It's been a while since readers have had an opportunity to see Elektra for some time, and Way said the character was fun to write because we don't know much about her. "It's not something that's generally known, we don't understand her thought process all that much," he said. "You look back and see what makes the character work. You want to stick with those things. Having Elektra be the woman of mystery, that seems to really work for her. That being said, I'm not going to spend a lot of time -- at least there's no plans right now -- to really crawl into her head or really dig into her backstory because these stories lend themselves more to an immediate type of thing." The writer mentioned that Elektra "seems impatient" when readers first see her. "Ross doesn't have to work very hard to get her, but as we move into the second and the third arc, it's going to be very hard to keep her. All the internal stuff, she has no patience for it."
The team is going to be put up against something that puts them at odds with the rest of the Marvel U.
White said a lot of the most interesting stories about Elektra aren't about Elektra at all, but she's used more as a plot element. "For my part as a reader, a lot of times when writers have tried to make her a legit main character who we can understand, it sort of falls flat for me," he said. "It's definitely a very fine line you have to walk, keeping her dangerous and interesting without giving too much of her away."
A character teased for later in the "Thunderbolts" series, Red Leader, is confirmed to be Samuel Sterns, the original leader. "Samuel Sterns plays a big role in the Thunderbolts series," said Way. "In many cases, not the role you think he's going to play." The last time Sterns appeared was at the end of World War Hulk when he was depowered, and he's subsequently been seen a few times in Jeff Parker's "Hulk." "We've got big plans for that guy."
A character teased for later in the "Thunderbolts" series, Red Leader, is confirmed to be Samuel Sterns, the original leader. "Samuel Sterns plays a big role in the Thunderbolts series," said Way. "In many cases, not the role you think he's going to play." The last time Sterns appeared was at the end of World War Hulk when he was depowered, and he's subsequently been seen a few times in Jeff Parker's "Hulk."
Way noted he plans to expand the roster, saying there is one other member of the team that reader's won't see often. "But when she does show up, it'll always have an extremely galvanizing effect," he said. "You never know. We might pick up a few members."
Ross' experience on the Avengers told him more that he'd rather lead a team than be on one -- and there are a few major differences between the Avengers and the Thunderbolts. "The Avengers don't stalk you out of your bed and kill you," said Way. "The Thunderbolts will if that's what's required," he said. "This is the no compromise team. This is the no fucking around team. No beating Dr. Doom into the ground and have him show up a few months later." Way further mentioned that the way the Avengers do things "is compromise to T-bolt Ross. … It can't be fair to everyone. That's not how the world works. It has to be balance and counter-balance, measure and counter-measure. If you're going to bomb the hell out of an ancient civilization, you should be prepared yourself to be bombed into oblivion."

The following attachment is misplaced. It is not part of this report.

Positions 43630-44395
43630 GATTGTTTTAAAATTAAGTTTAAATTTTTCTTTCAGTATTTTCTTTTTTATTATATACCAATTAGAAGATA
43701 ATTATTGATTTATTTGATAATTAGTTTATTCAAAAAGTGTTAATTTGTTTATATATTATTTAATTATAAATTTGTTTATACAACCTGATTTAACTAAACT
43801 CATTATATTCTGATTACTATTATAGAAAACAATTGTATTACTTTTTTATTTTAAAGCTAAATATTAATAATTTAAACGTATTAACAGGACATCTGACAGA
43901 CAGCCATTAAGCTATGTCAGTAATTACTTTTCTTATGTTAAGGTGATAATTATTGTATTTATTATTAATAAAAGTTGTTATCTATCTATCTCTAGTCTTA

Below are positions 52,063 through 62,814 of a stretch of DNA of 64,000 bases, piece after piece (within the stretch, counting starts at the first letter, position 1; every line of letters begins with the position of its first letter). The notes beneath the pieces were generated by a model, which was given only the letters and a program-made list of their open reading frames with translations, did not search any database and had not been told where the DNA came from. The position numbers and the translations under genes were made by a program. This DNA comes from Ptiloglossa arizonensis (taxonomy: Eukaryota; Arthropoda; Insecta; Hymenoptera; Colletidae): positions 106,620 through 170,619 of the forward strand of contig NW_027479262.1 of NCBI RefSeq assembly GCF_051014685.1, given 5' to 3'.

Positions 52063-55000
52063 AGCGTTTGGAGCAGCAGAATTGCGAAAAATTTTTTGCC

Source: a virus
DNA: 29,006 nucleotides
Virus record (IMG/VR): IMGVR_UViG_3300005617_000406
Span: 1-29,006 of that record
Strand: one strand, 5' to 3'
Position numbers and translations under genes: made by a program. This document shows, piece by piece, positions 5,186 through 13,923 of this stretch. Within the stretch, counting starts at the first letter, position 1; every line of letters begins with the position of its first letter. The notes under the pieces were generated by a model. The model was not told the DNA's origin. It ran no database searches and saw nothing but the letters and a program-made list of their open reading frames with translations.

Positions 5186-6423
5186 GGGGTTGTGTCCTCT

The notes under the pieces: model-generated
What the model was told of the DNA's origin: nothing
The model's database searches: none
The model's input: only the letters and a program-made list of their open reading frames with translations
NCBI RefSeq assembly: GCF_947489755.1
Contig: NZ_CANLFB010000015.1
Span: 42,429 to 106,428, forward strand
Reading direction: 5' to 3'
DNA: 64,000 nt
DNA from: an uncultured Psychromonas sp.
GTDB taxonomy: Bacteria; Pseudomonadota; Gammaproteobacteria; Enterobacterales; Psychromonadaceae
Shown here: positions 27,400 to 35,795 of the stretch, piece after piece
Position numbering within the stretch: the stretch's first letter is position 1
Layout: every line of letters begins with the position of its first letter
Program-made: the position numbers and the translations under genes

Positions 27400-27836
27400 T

The writer said there wasn't really a single most volatile member of the group, but at the start, it's Red Hulk. "Ross is calling the orders. If some of these guys have to die, if all of them have to die -- that's just the way it shakes out. That's why he's assembled this Dirty Half-Dozen," he said, going on to say that it's likely Deadpool who is the most volatile. "Right now, it's looking like Deadpool. It is to me simply because the walls are going to start closing in and to have that bomb ticking away in the corner -- I think it could get pretty ugly. You can't just put one in his head and kick him into a ditch."
White noted Dillon had said the book was a departure from his usual work. "'Punisher MAX,' even though there's action in there, there's not as much punching as there is shooting in the head," said White. "He's definitely bringing his A-Game."
To wrap up, Way explained why Deadpool decided to join the Thunderbolts given his time with X-Force. "Uncanny X-Force had rules. Even though they allowed Deadpool into play, he's not a mutant. And X-Force only dealt with mutant issues. He was always allowed in because they thought they could use him at some point. This is in Deadpool's wheelhouse. There's absolutely no rules. They can go anywhere in the world, they can do whatever they want and do as much damage as possible. X-Force was a covert op. This is not. If Deadpool is nothing else, he's a huge showoff."
With that, the call finished out. "Thunderbolts" #1 and #2 hit in December.